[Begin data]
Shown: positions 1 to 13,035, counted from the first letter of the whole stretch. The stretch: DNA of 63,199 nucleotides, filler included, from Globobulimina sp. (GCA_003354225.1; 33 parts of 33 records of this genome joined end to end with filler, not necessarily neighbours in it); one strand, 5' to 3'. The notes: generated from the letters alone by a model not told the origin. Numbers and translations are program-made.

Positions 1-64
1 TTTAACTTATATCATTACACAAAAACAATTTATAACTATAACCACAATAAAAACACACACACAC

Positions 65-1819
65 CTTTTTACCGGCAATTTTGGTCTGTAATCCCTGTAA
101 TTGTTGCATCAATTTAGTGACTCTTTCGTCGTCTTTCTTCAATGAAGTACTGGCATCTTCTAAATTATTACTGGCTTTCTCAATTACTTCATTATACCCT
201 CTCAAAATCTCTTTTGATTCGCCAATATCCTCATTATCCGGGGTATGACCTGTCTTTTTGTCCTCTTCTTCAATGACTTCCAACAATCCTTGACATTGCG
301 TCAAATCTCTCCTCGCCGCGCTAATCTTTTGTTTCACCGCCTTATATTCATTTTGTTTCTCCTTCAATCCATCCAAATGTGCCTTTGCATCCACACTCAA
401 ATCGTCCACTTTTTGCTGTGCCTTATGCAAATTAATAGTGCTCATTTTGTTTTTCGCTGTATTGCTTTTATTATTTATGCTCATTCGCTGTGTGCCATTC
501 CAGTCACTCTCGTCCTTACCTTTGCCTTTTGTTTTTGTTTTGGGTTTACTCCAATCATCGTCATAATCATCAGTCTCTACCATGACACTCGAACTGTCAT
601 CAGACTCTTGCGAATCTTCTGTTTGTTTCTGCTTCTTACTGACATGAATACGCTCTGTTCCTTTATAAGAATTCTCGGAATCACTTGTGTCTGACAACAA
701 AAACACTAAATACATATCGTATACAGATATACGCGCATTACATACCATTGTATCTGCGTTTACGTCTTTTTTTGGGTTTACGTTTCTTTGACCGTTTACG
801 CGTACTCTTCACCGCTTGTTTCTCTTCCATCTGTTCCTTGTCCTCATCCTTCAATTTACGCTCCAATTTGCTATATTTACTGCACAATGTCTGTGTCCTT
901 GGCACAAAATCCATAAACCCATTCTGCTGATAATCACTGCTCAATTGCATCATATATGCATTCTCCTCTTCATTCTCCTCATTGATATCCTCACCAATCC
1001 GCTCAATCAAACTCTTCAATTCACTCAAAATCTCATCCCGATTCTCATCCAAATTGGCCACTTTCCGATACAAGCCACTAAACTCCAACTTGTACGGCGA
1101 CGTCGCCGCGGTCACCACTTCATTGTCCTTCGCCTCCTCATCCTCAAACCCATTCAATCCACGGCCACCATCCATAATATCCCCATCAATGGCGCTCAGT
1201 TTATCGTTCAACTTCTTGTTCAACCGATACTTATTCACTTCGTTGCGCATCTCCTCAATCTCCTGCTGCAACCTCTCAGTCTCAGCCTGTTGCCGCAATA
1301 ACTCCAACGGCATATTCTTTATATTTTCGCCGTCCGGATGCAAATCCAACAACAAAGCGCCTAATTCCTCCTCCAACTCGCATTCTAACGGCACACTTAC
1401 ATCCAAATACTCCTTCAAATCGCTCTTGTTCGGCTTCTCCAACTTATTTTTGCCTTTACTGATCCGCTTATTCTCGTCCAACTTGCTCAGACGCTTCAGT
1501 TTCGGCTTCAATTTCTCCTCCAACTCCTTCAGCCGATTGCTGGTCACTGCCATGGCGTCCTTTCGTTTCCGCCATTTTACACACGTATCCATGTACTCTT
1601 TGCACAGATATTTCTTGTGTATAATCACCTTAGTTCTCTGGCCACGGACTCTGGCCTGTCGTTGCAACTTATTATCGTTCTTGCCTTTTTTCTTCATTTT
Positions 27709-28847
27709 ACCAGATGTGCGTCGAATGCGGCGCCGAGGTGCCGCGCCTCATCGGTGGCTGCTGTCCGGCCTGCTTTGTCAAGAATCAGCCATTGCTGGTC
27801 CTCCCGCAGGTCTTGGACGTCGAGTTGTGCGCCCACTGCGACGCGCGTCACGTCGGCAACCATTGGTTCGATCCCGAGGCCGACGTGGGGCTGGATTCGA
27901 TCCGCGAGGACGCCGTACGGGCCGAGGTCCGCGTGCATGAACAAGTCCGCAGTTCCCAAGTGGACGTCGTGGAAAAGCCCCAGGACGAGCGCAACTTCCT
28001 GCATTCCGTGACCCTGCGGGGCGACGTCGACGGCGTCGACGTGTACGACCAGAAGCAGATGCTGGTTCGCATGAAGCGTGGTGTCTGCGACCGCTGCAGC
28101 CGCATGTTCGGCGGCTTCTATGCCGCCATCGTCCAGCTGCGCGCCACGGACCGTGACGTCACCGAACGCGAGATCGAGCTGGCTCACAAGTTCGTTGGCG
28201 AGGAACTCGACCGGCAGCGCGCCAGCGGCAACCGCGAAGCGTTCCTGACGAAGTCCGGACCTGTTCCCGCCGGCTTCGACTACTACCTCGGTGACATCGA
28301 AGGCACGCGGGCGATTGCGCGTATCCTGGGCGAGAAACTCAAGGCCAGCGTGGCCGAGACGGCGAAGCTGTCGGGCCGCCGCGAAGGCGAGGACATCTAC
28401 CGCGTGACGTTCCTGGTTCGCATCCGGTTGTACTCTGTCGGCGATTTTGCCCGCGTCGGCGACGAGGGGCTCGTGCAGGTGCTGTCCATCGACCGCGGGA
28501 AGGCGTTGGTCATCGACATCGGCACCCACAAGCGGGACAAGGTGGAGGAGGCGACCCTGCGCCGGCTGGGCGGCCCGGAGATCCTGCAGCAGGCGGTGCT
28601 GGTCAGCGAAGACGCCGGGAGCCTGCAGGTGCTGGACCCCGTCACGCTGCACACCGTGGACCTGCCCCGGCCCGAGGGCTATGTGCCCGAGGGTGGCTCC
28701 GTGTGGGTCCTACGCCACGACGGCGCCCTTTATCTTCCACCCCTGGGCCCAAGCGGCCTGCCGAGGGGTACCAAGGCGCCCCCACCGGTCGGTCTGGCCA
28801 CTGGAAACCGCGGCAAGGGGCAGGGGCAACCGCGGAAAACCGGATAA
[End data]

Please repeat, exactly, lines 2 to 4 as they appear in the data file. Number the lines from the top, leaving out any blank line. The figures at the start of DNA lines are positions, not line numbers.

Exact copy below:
Positions 1-64
1 TTTAACTTATATCATTACACAAAAACAATTTATAACTATAACCACAATAAAAACACACACACAC

Positions 65-1819